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Zoning limits 'keep houses out of reach'

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  • Zoning limits 'keep houses out of reach'

    Zoning limits 'keep houses out of reach'

    CATHERINE HARRIS Last updated 05:00 08/08/2011

    The Productivity Commission is being urged to look closely at the way land controls are affecting house prices.
    The cost of housing "is unduly inflated by certain policy-induced distortions", the Business Roundtable says in a submission to the commission's inquiry.
    The group said the problem had started with the Resource Management Act and continued with other planning and development rules and "excessive" compliance costs.
    Strict zoning controls were pushing up section prices, it noted. One Roundtable member said that as soon as a council zoned an area or put a growth boundary around a city, it typically raised the price of farm land 200 per cent to 300 per cent.
    "The essential thrust of this comment is that excessive restrictions on zoning need to be removed to address housing affordability."
    The cost of housing is one of two issues being investigated by the Productivity Commission, a body set up by the Government to conduct independent research modelled on its Australian counterpart.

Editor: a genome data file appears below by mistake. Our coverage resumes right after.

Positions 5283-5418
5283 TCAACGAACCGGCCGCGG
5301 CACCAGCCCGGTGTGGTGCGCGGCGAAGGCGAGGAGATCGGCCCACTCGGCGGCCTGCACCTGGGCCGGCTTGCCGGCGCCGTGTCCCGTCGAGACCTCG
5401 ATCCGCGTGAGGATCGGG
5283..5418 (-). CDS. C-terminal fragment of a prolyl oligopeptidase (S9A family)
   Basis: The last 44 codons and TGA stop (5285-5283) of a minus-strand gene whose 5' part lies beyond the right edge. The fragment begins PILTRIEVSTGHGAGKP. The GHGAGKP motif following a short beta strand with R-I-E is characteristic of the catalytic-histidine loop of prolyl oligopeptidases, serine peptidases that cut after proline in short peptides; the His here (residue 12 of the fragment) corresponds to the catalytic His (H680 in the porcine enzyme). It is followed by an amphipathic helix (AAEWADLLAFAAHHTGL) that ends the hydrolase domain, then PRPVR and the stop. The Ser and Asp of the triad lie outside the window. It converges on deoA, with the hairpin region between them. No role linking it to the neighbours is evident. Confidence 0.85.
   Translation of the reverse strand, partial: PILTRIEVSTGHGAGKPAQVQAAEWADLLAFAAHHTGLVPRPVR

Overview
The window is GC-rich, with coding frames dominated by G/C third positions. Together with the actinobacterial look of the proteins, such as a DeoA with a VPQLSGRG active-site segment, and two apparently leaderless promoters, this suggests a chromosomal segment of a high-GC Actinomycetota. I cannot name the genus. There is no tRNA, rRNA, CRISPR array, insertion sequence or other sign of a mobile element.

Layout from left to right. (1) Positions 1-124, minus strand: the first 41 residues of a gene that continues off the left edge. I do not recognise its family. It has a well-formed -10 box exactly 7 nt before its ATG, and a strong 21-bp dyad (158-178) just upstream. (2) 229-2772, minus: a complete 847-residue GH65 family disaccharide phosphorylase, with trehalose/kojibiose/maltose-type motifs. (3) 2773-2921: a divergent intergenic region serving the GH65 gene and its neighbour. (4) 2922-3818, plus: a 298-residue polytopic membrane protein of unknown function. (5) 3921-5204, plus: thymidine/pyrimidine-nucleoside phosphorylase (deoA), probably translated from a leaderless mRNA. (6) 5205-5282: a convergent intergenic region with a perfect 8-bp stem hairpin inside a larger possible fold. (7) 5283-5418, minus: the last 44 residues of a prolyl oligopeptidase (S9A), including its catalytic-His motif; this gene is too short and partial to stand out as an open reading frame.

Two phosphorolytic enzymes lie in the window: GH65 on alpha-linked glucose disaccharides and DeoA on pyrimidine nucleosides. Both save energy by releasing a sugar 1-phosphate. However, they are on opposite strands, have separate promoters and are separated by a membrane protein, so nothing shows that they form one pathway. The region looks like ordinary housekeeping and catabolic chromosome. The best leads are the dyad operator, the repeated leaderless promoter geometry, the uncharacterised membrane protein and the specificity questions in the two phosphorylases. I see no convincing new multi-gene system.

Commission chairman Murray Sherwin said housing had a big influence on the economy, with affordability affected by many factors, including access to sections, efficiency in the building trade, and a trend towards small building firms and bespoke homes.
    He hoped to have a draft report and recommendations out by November, and a full report by February next year.
    Elsewhere in the Roundtable submission, it said there was "little reason to assume" that New Zealand's tax rules for owner-occupier housing had been a major driver of the house price boom.
    New Zealand's tax treatment was broadly similar to that of Australia, Germany and the United Kingdom, and contrary to much media coverage, many countries with capital gains tax exempted people's homes.
    "There's one way to find out if a man is honest-ask him. If he says 'yes,' you know he is a crook." Groucho Marx

  • #2
    Three cheers for government thinking!
    Says an existing property owner :-)
    The three most harmful addictions are heroin, carbohydrates and a monthly salary - Fred Wilson.